In the face of mounting deficits after years of unsustainable policy, Democratic Party leaders appear to have made a shift, albeit one that has turned their most ardent supporters into some of their harshest critics. “Hopefully the governor won’t do any more layoffs,” one member said. “Stop building so much stuff,” he added. “They’re spending money. They’re renovating things. They have to stop spending money that way - foolishly.”
Marc E. Fitch
State employees who teach at Connecticut's colleges and universities won a unique opportunity in 2010: a partial escape from the effects of the Great Recession. The SEBAC ARP Grievance agreement specified that this was a one-time opportunity. However, Connecticut professors are still allowed to switch from the ARP to the state’s pension system because the IRS has not yet ruled the SAG award.
When people think of a major city declaring bankruptcy the city of Detroit often comes to mind with its sky-high crime rates and areas of urban wasteland. But as more and more cities like Hartford find themselves in impossible financial situations, sometimes filing for Chapter 9 can actually be the best alternative. If the city could prove it was insolvent, what would a Hartford bankruptcy look like?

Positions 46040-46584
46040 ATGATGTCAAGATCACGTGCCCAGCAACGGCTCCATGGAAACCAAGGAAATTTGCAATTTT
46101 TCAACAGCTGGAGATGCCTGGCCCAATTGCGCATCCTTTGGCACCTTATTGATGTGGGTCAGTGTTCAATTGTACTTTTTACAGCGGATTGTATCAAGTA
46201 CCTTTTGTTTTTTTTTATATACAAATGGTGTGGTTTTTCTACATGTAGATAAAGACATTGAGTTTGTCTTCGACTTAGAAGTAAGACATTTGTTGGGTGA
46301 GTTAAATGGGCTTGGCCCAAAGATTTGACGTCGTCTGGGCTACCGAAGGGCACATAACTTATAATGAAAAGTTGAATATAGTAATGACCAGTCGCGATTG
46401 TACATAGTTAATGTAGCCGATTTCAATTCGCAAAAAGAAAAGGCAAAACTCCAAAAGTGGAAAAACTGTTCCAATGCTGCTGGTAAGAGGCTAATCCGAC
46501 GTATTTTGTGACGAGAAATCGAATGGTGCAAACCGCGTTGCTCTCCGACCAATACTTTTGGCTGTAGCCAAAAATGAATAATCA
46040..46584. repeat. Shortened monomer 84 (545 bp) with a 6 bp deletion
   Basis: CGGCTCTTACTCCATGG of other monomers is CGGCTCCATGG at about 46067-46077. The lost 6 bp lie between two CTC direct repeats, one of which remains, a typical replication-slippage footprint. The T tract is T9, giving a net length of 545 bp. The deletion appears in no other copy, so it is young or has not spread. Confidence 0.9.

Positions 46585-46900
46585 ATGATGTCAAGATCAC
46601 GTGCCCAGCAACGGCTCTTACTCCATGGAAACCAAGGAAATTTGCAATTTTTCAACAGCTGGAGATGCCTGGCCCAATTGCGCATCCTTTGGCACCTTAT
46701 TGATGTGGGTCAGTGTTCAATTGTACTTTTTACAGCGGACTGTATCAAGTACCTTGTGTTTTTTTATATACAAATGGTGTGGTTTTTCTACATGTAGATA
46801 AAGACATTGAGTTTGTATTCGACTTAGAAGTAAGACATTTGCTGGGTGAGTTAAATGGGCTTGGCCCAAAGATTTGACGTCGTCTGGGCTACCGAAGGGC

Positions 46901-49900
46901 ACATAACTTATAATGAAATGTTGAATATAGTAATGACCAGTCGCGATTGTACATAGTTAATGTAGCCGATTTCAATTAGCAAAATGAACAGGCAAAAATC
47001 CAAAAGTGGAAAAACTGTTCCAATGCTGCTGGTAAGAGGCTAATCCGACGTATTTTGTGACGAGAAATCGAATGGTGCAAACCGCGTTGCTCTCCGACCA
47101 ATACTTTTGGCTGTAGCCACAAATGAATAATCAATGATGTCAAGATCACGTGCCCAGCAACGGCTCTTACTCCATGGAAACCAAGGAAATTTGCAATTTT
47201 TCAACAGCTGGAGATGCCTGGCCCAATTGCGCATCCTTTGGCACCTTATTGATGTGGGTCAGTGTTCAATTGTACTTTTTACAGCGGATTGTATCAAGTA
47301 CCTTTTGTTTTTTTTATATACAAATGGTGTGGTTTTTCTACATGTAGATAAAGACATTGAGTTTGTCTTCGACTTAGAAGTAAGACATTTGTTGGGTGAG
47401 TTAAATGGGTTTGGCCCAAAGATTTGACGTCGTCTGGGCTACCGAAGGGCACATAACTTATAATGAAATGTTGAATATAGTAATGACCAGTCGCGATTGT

At the Department of Transportation’s training facility in Newington massive sheets of paper are taped to the walls and lined with blue painter’s tape and dotted with multi-colored post-it notes and cut-out paper stars. In the room are perhaps ten employees with the Office of Early Childhood Development. There is a table with snacks of Goldfish crackers and bottled water. This is a Kaizen training session. Part of Connecticut’s LeanCT program aimed at making government more efficient.
Bledar Iljazi came to the United States as a child in 1986 when his family decided they could no longer live under the government of the Socialist Republic of Macedonia. Now the entire family - twelve members across three generations - is fleeing Connecticut and pursuing a better life in South Carolina. “The way everything was ten years ago - the economy and taxes - it wasn’t as bad, but right now for small businesses we’re getting hit with taxes left and right. They’re pretty much just making them up,” Bledar said.
The traditional image of the union member as being a working class, blue collar factory worker has been replaced by a new reality: the state-employed bureaucrat enjoying perks and high pay at taxpayer expense. Figures show that six in 10 union members work for government. While some of them plow roads and keep us safe, many more are social workers, white-collar administrators and highly paid professors. Connecticut ranks fourth in the nation for the number of union members who work for government after only New York, Rhode Island and New Jersey.